On this day in Alabama history: Mary Ward Brown, acclaimed fiction writer, died

On this day in Alabama history: Mary Ward Brown, acclaimed fiction writer, died
Mary Ward Brown's short-story collection "Tongues of Flame" received an award from the Hemingway Foundation in 1986, the year it was published. She has been honored with the 2002 Harper Lee Award for Alabama’s Distinguished Writer and the 2003 Hillsdale Prize for Fiction. (From Encyclopedia of Alabama, Photograph by Jerry Siegel)

May 14, 2013

Mary Ward Brown, whose collection of short stories, “Tongues of Flame,” earned her widespread fame relatively late in life, died in Marion at the age of 95. Brown was born in Perry County in 1917 and became editor of her high school and college newspapers. She married Kirtley Brown, who worked in public relations at Auburn University, in 1939. She wrote little in the following years, but after the death of her husband in 1970 she began writing again and was published in several magazines and short story anthologies. “Tongues of Flame” was published in 1986 and was a literary sensation, winning numerous awards. Her second collection, “It Wasn’t All Dancing,” came out in 2002 to more acclaim. Many of her stories examined themes of race relations and religion in the Deep South. Brown was inducted into the Alabama Women’s Hall of Fame in 2017.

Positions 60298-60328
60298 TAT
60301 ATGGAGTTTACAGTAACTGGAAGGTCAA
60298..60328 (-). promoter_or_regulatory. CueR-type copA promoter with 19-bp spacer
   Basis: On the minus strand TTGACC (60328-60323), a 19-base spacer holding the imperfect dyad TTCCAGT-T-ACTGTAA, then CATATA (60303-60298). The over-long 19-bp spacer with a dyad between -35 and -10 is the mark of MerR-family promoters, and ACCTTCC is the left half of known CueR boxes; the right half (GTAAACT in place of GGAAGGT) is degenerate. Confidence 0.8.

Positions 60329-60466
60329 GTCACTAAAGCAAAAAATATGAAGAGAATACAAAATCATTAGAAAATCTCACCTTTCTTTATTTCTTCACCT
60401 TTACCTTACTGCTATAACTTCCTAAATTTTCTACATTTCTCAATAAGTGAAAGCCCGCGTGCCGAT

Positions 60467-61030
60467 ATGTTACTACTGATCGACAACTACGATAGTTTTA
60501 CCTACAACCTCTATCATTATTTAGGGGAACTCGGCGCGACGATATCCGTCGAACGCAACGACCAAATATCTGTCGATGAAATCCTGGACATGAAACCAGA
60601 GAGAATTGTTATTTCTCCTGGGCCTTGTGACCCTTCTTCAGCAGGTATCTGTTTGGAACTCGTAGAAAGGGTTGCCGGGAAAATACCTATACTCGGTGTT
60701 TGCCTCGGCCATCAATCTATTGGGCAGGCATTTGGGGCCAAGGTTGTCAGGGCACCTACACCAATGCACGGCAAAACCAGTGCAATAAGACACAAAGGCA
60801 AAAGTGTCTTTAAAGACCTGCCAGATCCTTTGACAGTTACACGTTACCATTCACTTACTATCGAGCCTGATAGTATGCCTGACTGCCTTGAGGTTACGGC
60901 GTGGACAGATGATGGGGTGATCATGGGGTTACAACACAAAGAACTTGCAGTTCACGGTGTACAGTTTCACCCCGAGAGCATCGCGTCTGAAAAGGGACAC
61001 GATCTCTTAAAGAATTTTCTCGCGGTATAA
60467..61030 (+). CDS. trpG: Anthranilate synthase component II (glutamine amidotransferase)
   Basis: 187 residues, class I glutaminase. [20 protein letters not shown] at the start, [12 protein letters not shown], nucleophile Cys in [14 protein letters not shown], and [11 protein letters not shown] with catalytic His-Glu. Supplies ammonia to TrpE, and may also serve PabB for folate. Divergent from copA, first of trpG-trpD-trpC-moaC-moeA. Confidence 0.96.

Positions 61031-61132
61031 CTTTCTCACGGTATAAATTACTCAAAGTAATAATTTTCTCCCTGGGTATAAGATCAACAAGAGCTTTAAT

Read more at Encyclopedia of Alabama.

Author Mary Ward Brown (1917-2013), a native of Hamburg, Perry County, was acclaimed for her short stories. Her collection “Tongues of Flame” brought her to national attention in 1986. Her work centers on the changing cultural landscape of the South from the 1950s through the 1970s. (From Encyclopedia of Alabama, Photograph by Jerry Siegel)

 

 

 

 

 

 

 

 

 

 

 

 

 

For more on Alabama’s Bicentennial, visit Alabama 200.

Related Stories